“The more days I think about quitting or that I do not want to do this anymore, I just think ‘Nah, I can’t quit. I don’t have anywhere to go.’ But then I look to where I could go.”
In his own words: Devonte Wyatt
When Wyatt hears about UGA fans seeking an update on his plight, that moves him. When he gets some love from DawgNation on social media, it matters to him.
“It puts a big ‘ol smile on my face,” he said.
He does not understate how much that support means to him.
“That means so much to hear that,” Wyatt said. “You just don’t know. That fires me up right now to know that all the Georgia fans back home are pulling for me. That makes me want to go even harder right now just by hearing that.”
Former UGA signee Devonte Wyatt hopes to return in January. What will it take? (Jeff Sentell / DawgNation)
The details about why he wound up in junior college football sound like a tough break.
Wyatt told DawgNation he achieved a qualifying score on his ACT to match his grade-point average on the NCAA’s sliding scale. But the timing was off: That 20-plus score on his ACT just came in too late.
He was already in Kansas.
Wyatt said he also achieved a qualifying score on his SAT earlier this year, but that was flagged by the NCAA Clearinghouse. That’s why that ACT score was also in play.
“There was a good chance,” Wyatt said. “My scores took too long to come in because then everything was coming up. School was fixing to start and practice and everything was already going on.”
How hard was it for him?
“It is not hard now,” Wyatt said, who has been in Kansas for about a month. “I just know that it is for a good cause. This place is going to get me back somewhere I need to be. Sometimes I get maybe mad or sad. I see Georgia getting ready for the first game with all the prep videos and the hype videos I see. I wish I was there, but I can’t do anything about that. But then I can do something about what it takes for me to get back there.”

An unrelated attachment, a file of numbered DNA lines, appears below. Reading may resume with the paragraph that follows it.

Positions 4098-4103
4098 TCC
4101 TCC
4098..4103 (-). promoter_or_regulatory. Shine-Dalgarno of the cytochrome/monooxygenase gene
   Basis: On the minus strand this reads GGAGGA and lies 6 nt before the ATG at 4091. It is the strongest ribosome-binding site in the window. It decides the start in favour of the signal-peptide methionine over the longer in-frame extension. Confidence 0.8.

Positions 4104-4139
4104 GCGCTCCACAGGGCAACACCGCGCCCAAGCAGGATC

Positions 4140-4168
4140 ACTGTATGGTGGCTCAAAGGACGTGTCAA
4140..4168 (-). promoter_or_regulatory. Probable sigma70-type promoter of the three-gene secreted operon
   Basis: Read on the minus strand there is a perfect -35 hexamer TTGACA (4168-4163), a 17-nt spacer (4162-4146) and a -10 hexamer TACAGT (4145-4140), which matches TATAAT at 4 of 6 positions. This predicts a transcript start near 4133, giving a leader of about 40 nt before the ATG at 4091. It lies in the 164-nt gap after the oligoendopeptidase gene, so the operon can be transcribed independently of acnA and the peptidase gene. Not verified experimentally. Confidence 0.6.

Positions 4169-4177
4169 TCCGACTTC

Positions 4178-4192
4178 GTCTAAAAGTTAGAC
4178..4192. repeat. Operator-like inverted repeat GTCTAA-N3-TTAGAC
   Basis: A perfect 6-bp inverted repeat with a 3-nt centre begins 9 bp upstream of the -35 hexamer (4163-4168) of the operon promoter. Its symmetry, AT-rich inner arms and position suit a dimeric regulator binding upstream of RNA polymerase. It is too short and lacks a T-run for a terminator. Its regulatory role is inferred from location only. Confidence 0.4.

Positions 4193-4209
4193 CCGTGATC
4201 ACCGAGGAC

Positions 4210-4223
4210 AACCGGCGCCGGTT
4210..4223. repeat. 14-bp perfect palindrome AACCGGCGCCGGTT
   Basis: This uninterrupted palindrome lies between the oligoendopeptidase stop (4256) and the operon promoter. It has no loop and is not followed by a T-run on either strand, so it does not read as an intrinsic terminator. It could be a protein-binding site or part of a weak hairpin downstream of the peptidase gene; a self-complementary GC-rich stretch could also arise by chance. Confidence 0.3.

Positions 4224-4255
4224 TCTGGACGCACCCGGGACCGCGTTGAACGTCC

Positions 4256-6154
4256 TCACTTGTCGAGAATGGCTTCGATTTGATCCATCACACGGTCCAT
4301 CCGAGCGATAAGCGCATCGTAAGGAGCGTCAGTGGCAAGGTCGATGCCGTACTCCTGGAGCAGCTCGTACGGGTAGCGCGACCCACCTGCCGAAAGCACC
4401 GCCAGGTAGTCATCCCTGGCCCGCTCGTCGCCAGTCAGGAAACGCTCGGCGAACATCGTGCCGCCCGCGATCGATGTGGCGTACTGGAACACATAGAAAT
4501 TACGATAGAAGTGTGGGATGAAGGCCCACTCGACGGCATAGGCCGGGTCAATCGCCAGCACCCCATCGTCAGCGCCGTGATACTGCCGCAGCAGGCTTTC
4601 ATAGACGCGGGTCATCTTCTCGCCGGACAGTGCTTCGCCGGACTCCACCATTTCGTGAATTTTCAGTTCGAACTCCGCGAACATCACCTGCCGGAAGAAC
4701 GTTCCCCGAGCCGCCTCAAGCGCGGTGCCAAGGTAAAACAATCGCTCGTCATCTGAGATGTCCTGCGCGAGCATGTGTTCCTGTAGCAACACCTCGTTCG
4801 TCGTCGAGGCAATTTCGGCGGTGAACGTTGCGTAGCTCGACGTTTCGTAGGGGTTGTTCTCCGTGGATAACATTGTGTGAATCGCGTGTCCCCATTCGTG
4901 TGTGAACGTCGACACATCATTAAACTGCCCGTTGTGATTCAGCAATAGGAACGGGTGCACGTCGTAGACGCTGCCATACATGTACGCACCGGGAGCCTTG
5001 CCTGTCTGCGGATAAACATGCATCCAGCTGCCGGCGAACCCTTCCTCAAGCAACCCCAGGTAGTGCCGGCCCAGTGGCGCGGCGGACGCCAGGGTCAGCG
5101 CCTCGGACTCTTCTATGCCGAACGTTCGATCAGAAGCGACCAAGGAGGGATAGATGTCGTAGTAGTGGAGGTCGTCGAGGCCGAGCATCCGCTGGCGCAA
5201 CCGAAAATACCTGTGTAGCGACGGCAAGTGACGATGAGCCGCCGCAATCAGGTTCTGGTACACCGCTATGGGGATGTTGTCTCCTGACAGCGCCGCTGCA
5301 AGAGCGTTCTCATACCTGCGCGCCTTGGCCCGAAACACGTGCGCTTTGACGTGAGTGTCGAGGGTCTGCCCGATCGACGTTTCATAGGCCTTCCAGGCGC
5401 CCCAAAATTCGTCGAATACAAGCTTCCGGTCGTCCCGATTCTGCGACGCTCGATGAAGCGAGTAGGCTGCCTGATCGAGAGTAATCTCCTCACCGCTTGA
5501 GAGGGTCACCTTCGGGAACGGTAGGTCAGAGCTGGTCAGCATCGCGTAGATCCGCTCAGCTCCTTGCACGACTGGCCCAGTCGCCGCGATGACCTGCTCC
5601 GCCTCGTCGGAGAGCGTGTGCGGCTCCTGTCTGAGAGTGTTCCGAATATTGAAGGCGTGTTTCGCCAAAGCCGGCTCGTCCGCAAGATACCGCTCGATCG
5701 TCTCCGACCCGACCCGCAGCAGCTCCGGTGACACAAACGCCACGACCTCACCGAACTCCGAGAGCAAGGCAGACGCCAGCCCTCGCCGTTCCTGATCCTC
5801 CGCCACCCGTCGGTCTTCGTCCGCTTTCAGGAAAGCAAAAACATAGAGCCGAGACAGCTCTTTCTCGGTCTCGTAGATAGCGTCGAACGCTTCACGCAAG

Wyatt has internalized all those emotions.
“When I think about it, God has put me here for a reason,” Wyatt said. “I am going to come back to Georgia and go hard. I’m going to go even harder because I will realize how special it is to be there. I know that now because I am missing out on all of that right now.”
What are the chances he lands that 3.0 this semester?
“Great chance,” Wyatt said. “It is a great chance. I am working very hard. Especially on my books. I just got finished with my essay for my English class tonight.”
All business for Devonte Wyatt
Wyatt can crack a joke about this. He said he’s basically a hermit at Hutchinson College. He’s not there for the social scene and basically sits in his room and studies and watches TV. He’ll also talk on the phone a lot with his mother.
“People always ask my why I am always in my room or to come out with them or come with them to the club but I tell them that my mind is always focused on one thing,” Wyatt said. “That’s my future.”
“Last Chance U.” has actually been in his Netflix queue. He said the lifestyle depicted in that program parallels what he is going through.
The former signee does not plan on taking visits to UGA this fall. He said he’s already seen everything he needs to see and he will use that time to study in his dorm room. That’s another good sign.
He plans to watch every UGA game this fall. He’s still going to be a Bulldog.
That is all just on pause.
“I would like to thank the fans first and foremost,” Wyatt said. “I want to thank them for having my back and still believing in me and still wanting me to come play for their team even though I didn’t have my grades right. My message for all those fans is that I am coming back as quickly as I can and as soon as I can and I will be coming back to Georgia and going as hard as I can.”
“When I come back to play at Georgia, I am going to go 10 times harder than I ever did in high school.”
Miss a day of Intel? Well, the DawgNation recruiting archive will get you up to Mecole Hardman speed before your tailgate crew can worry anymore about all the freshman offensive linemen who will have to play this fall.